It’s no secret: teens tend to have trouble getting enough sleep. In fact, on average, over half of middle and high school students are not getting enough! Sleep is an important part of living a healthy lifestyle but can be easy for parents and teens alike to overlook. If your teen is struggling to get enough sleep, here are a few ways you can help them.
Make sure they’re getting regular exercise
Whether you use indoor exercises or love getting outside, exercise is an important part of a healthy lifestyle for many reasons! If your child isn’t exercising regularly, it may make it harder for them to get a good amount of sleep. By wearing themselves out during the day, it can be easier to fall asleep at bedtime, especially if their exercise includes getting in some sunlight! Even a little bit of exercise an hour or two before bed can help your teen rest better. Don’t underestimate the power of a short walk or HIIT workout together sometime during the day!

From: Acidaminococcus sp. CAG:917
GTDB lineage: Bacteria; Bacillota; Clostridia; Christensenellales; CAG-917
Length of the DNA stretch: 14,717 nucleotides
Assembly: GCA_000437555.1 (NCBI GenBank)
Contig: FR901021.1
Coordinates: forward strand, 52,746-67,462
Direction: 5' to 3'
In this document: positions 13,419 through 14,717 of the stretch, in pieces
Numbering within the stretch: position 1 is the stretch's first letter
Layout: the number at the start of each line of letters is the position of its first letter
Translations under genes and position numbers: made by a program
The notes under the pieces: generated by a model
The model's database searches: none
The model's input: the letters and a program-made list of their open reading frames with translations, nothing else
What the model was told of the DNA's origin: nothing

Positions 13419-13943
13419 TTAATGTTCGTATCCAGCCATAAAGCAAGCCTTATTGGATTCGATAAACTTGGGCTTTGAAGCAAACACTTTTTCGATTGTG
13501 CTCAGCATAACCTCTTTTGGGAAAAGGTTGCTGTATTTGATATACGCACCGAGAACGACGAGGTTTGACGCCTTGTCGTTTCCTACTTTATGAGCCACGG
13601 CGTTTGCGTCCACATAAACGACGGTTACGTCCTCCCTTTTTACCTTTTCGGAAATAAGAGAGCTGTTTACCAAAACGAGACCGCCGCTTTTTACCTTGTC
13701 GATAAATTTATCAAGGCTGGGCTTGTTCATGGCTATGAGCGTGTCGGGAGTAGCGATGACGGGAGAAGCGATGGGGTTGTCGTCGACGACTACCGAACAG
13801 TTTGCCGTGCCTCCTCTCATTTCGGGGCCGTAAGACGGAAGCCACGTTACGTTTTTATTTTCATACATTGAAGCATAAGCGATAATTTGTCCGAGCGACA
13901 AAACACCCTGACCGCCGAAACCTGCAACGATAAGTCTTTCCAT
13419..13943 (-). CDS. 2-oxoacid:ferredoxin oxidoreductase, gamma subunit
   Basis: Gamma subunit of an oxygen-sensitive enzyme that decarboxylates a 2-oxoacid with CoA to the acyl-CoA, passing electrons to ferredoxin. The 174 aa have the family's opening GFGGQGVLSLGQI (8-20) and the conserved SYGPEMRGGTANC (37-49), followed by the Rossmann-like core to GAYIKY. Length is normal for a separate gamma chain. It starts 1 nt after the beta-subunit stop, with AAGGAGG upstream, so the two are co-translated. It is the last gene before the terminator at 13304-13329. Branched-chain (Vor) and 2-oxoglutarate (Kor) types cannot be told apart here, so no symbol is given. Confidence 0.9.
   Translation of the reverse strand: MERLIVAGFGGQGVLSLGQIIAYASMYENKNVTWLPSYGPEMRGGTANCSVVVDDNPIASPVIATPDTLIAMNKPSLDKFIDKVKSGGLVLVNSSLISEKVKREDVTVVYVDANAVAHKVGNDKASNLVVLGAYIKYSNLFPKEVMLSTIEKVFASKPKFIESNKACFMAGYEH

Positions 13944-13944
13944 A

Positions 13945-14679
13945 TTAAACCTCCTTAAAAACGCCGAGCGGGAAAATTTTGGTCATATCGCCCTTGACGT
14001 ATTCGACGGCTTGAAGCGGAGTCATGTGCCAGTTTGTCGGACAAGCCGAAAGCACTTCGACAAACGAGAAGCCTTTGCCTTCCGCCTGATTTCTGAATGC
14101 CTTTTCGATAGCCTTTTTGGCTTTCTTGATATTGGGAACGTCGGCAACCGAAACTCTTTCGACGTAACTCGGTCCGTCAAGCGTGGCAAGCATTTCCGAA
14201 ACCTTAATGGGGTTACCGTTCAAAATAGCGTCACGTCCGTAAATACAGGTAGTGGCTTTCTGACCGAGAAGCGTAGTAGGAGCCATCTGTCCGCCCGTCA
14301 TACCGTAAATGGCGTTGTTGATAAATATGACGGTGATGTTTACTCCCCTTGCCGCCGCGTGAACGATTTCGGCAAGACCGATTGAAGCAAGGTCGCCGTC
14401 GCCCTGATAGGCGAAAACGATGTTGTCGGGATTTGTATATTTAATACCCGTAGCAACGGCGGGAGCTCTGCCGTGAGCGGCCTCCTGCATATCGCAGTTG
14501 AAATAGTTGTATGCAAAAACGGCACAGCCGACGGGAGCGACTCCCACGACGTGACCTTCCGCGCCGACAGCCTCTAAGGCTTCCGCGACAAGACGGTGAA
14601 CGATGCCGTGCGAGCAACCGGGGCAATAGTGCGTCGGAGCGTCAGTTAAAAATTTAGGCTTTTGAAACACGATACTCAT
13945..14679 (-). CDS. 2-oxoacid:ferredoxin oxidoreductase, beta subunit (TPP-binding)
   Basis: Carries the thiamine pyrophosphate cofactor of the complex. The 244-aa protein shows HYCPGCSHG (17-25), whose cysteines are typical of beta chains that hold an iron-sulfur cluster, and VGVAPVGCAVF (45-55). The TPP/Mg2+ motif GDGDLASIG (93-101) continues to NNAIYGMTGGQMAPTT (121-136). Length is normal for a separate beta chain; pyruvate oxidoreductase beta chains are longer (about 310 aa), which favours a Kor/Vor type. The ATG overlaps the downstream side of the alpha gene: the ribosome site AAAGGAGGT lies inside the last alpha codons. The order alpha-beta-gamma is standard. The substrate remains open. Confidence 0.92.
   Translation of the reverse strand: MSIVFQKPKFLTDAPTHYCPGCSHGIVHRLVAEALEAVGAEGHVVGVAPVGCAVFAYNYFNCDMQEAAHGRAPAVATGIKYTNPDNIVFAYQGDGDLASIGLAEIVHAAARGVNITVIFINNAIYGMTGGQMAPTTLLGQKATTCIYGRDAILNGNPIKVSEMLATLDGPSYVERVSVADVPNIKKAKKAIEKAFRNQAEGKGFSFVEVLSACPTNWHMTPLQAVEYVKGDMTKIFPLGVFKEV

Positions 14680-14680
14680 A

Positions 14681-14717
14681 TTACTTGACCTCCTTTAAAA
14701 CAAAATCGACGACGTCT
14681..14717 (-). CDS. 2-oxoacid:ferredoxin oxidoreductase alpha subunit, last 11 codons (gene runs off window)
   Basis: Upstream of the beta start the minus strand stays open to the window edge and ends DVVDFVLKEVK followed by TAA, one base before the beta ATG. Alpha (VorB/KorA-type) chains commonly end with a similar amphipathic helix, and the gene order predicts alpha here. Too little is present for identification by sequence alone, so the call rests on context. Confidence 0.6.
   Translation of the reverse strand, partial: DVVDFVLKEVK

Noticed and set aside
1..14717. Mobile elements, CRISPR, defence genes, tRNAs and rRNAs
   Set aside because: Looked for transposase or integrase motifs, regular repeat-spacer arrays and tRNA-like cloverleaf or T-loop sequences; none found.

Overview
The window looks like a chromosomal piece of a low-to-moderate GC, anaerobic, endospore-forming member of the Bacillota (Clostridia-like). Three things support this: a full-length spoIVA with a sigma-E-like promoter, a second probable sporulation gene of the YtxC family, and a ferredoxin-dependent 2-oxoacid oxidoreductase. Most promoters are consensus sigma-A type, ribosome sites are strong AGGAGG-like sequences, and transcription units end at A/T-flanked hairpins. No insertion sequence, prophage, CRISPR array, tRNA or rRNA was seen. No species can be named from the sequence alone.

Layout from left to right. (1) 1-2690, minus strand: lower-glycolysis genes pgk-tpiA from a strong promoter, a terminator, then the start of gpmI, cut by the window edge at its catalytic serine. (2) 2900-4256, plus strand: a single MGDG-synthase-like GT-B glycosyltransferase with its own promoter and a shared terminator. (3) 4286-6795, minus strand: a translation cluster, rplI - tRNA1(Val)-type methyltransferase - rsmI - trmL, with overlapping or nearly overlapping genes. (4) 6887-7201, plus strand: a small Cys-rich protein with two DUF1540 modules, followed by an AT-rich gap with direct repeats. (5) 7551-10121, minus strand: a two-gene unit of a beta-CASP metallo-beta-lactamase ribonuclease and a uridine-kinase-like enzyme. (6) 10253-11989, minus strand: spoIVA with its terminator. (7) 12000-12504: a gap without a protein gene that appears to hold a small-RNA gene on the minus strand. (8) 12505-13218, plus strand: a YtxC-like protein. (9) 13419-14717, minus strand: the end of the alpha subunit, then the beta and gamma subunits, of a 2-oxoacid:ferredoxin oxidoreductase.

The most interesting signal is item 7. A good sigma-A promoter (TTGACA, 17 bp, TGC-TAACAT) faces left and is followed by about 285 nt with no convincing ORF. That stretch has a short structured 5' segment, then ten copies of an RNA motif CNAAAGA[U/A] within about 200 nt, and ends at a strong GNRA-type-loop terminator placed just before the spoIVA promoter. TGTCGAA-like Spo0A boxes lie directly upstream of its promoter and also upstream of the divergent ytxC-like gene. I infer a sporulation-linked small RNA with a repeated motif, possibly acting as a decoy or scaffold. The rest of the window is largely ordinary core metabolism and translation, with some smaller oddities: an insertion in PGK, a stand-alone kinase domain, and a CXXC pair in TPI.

Help them make a good bedtime routine
Does your child have a routine to help them calm down every night, or do they try to go straight from homework or TV to bed? Establishing a calming routine can help let their brains know that it’s time for sleep. Some good places to start include basics, like brushing their teeth or taking a shower, but try talking to them about activities that soothe them! Maybe they’d like some time to read or write for fun, listen to calming music, or lay things out to prepare for the next day so they can rest easy knowing it’s all ready. By involving them in this process, you can work together to create the best routine possible!
Try to reserve beds for sleeping
Your teen may spend a lot of time in their room, and that in and of itself isn’t bad, but if they do homework in their bed during the day it may make it harder to go to sleep at night! By reserving time in bed for sleeping, just getting into bed can become a part of the calming routine that signals to their brain each night that it’s time to slow down and get some rest. Consider helping your child establish another place in their room for relaxing or doing homework, like a desk, some folding chairs, or a beanbag! While this may seem like an insignificant change, it can really make a big difference in your teen’s sleep habits.
Now, you are ready to work with your teen to help them sleep better!